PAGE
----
The front of this handsome oak credenza, or sideboard, is divided into halves by three pilasters. Each half is outfitted with a drawer and a door below. The decorative and functional components are artfully arranged across the front of the piece to form a balanced composition of repeated geometric shapes and harmonious proportions.
The Italian word "credenza" derives from the medieval Latin "credentia" (loosely translated as "security given"). The word refers to a centuries-old practice favored by lords and ladies accustomed to the treacheries of court intrigue. Food brought from the kitchen was first set on a credenza (or sideboard) near the dining table where it was tasted by a servant to protect the nobles from poisoning by their enemies.
Two squatting figures decorate the finials; one is elderly, bearded, and scarified, while the other is fresh-faced and young. At the lower left rung, two men carry a slit drum; between the caryatid figures supporting the chair’s front legs appear three men; the central splat has incised diagonal patterns called fuliko. At the center, what is possibly a pointy-nosed European’s face replaces the more habitual chikungu masker.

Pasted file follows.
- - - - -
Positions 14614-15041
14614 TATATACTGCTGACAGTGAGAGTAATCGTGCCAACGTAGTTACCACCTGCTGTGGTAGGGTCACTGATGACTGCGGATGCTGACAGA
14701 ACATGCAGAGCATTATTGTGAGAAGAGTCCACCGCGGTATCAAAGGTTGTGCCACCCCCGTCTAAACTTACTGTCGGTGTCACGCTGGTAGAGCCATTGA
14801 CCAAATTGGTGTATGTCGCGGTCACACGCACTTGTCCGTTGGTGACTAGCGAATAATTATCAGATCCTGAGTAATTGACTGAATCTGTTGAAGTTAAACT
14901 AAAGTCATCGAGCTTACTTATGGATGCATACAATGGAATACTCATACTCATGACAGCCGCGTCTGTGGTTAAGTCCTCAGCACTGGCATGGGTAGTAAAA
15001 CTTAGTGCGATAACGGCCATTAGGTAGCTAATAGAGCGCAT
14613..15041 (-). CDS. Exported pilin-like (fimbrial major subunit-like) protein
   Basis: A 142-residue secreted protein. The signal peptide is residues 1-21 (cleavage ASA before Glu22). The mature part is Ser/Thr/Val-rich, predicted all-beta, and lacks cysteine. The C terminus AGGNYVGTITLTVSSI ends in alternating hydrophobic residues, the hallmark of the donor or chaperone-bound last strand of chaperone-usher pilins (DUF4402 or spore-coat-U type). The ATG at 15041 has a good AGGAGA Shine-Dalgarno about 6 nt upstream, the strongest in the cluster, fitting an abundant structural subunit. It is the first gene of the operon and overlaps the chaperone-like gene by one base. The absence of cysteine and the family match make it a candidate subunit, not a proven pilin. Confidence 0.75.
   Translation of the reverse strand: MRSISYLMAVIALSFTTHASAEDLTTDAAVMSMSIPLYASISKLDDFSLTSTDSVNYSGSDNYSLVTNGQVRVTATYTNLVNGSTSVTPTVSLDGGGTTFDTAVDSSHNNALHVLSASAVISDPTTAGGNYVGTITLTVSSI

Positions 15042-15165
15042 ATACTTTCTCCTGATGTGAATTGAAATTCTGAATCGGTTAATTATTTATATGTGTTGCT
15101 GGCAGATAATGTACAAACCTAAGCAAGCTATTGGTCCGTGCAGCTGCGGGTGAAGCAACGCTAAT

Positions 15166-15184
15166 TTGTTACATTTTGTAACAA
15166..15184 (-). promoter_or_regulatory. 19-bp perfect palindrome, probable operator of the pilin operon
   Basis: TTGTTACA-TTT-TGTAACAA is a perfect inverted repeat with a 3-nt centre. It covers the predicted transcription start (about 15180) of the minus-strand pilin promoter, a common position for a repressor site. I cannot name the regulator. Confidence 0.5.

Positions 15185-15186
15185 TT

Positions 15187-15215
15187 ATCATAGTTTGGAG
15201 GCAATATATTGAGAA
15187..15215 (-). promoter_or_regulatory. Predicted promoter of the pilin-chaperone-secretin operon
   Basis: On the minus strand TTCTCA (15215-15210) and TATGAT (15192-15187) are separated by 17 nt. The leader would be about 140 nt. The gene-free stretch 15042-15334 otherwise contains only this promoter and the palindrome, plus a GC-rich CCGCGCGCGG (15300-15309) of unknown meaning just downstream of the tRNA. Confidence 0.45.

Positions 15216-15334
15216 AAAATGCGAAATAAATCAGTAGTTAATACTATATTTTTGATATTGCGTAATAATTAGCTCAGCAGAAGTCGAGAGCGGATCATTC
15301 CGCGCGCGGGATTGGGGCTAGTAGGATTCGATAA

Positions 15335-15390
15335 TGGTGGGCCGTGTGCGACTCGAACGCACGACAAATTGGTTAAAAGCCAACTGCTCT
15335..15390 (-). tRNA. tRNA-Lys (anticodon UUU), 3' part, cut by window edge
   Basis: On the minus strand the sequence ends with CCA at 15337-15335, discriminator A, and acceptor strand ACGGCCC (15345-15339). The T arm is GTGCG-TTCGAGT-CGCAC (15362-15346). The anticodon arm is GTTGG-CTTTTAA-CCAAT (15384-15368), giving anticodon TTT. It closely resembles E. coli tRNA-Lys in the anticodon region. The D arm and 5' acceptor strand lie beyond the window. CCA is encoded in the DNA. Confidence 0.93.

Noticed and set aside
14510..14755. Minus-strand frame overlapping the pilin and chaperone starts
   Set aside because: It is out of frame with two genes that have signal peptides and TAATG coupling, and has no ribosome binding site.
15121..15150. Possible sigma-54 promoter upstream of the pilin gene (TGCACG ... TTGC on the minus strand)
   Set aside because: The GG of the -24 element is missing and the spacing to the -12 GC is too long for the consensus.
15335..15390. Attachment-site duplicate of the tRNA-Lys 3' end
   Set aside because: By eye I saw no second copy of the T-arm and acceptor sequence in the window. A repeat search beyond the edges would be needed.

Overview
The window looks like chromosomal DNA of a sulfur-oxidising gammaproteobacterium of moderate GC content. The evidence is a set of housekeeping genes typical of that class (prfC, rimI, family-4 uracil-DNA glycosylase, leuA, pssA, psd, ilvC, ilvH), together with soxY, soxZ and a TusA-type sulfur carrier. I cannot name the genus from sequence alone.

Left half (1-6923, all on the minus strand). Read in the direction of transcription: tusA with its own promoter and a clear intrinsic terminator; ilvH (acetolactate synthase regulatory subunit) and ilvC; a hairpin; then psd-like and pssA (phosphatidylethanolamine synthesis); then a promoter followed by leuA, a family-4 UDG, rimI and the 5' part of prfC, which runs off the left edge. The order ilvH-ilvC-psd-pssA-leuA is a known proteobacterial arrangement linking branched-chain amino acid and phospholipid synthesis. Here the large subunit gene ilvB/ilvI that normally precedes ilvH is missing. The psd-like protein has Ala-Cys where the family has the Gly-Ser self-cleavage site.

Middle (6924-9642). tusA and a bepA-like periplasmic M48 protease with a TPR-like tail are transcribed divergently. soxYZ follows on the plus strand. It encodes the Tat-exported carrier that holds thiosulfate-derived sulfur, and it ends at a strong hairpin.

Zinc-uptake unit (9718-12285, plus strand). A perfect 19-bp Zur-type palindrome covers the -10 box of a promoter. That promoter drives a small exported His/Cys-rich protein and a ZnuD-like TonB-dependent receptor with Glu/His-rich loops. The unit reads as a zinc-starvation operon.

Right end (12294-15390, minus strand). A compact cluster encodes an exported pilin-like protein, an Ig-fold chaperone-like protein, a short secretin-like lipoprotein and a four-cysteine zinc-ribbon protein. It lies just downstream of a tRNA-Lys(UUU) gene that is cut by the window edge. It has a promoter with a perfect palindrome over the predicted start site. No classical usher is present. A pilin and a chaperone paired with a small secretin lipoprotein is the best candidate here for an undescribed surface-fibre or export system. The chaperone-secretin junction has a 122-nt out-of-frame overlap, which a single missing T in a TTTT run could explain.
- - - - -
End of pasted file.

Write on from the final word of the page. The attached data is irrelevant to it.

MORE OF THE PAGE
Inspired by late 17th century Portuguese prototypes called cadeira de sola, this chair exemplifies the cross-cultural hybridization readily found in African art. Above all, chairs like this represent the authority and supreme spiritual power of its owners: chiefs, elders, diviners, or circumcision specialists. When presiding over local disputes, dignitaries leaned on citwamo ca mungu while sitting on animal hides.